haroldton86 wrote:Took prep test 45 today and got a 168, my highest score yet. I'm very excited.
The LG is going to have to be my bedrock as I continue to make mistakes in LR/RC. So far I've taken four tests and received: 161, 163, 166, and 168. I wish I could say it was in that order, but it's not. Nonetheless, I think I'm improving, but still disappointed in RC. I just spent about 3 days doing over 18 RC sections from the earlier tests and was getting -3, -4 consistently. That section just seems so volatile, I do not understand.
Anyway, I'm not sure where to go from here. I've been going over answers on Manhattan forums and on Kaplan's answer explanations and trying to make sure to internalize everything I can, but anyone have any further suggestions before I take my next PT? Thanks.
I'm sure you've already read this advice from others, if you've been scouring the forums like you say, but the single most important thing you can do right now is go over every question you miss, very carefully go through every possible answer choice on those questions, and articulate clearly to yourself both why the right answer is right and the wrong answers are wrong. It's very easy to glance at a wrong answer, for instance, and think that you recognize why it's wrong. Go through the exercise of articulating in complete sentences to yourself why that answer is wrong.
The writers of the LSAT are not wellsprings of endless fallacies. They have a limited number of ways to make answers right and wrong. The writers of the LSAT, however, are extremely effective at taking this limited number of fallacious patterns of reasoning and presenting them in freshly confusing presentations. The goal is to grow to recognize these few flawed patterns of reasoning, and the best way to develop this skill is to meticulously go through the questions and answers, one at a time and untimed, and completely understand how the answers work. If you do this over and over and over again, and you have plenty of time to do that, the process will get easier and faster.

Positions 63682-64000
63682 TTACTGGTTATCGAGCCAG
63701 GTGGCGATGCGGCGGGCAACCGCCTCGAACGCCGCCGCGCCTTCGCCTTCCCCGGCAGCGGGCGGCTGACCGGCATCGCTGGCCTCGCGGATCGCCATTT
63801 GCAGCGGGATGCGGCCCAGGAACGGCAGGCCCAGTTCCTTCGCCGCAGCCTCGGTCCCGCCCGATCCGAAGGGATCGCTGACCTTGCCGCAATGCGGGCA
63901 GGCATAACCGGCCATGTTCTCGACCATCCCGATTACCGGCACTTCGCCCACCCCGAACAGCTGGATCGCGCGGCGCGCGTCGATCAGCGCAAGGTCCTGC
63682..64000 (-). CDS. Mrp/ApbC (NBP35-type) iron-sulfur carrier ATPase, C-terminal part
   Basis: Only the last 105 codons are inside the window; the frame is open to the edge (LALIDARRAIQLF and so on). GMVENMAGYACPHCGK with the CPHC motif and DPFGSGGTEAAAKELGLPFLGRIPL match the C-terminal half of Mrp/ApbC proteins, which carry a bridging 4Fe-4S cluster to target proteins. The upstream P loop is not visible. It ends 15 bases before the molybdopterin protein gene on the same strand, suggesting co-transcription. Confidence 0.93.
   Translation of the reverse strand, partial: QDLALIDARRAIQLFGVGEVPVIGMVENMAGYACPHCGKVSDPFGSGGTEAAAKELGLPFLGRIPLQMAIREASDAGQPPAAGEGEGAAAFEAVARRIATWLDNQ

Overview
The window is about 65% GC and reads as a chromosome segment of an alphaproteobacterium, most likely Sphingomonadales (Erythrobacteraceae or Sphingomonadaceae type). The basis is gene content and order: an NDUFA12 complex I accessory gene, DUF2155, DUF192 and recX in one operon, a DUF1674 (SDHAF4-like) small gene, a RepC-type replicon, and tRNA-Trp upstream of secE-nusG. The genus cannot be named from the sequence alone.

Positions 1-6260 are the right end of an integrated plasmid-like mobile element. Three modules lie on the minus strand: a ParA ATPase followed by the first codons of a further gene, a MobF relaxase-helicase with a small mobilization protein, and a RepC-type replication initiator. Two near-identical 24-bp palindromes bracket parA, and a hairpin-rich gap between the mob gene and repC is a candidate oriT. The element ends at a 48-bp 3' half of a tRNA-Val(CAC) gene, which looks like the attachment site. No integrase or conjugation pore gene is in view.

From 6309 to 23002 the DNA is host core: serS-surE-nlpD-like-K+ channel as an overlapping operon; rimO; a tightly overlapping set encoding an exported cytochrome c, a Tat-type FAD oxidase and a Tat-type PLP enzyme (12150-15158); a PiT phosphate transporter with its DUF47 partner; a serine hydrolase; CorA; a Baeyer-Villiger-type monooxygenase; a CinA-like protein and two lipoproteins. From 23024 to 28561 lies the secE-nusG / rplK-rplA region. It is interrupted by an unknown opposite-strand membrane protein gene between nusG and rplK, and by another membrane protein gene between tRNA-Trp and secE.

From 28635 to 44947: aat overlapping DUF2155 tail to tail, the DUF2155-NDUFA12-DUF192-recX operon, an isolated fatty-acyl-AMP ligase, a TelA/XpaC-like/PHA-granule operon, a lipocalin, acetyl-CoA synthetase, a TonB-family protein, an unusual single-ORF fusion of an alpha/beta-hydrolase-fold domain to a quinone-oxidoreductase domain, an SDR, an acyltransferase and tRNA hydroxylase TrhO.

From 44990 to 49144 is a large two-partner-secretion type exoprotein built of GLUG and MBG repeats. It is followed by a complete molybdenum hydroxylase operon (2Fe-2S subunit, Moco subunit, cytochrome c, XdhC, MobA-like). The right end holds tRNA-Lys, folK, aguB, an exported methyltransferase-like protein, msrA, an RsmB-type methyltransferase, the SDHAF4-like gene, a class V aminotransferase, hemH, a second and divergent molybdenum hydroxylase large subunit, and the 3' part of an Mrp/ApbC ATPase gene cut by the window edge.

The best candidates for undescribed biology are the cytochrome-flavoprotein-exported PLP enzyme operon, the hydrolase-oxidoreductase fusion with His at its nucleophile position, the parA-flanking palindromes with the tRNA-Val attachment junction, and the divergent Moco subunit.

I try to spend two hours a day studying. I first do a timed LG, and then I repeat the LG, this time untimed, and really flesh out the set up, look for implications in the rules that I might have missed, think about better ways to diagram, etc. Surprisingly, the second round really doesn't take much more time than the first, timed round, because I'm so familiar with the set up of the problems from the timed session, I can break the problems down the second time around pretty efficiently. I then take a little break, watch the Daily Show or something, and then I repeat the process, this time with either a LR or RC section. (I spend a lot more time of LR's myself; the RC sections seem a little easier to me, they count for less on the test than the LR's, and I kind of feel like the methods I'm trying to develop on the LR's translate pretty well to the RC sections.) I try to do a complete, timed PT once a week, but sometimes I wait two weeks. My primary concern there is that I don't want to run out of PT's too quickly. I want to have plenty of fresh tests leading into September.
That's my approach, anyway. Different things work for different people. It's been pretty effective for me. My first PT was a 169, and I just scored my first PT 180 Thursday morning. I'm pretty stoked.
Good luck, and I hope this helps.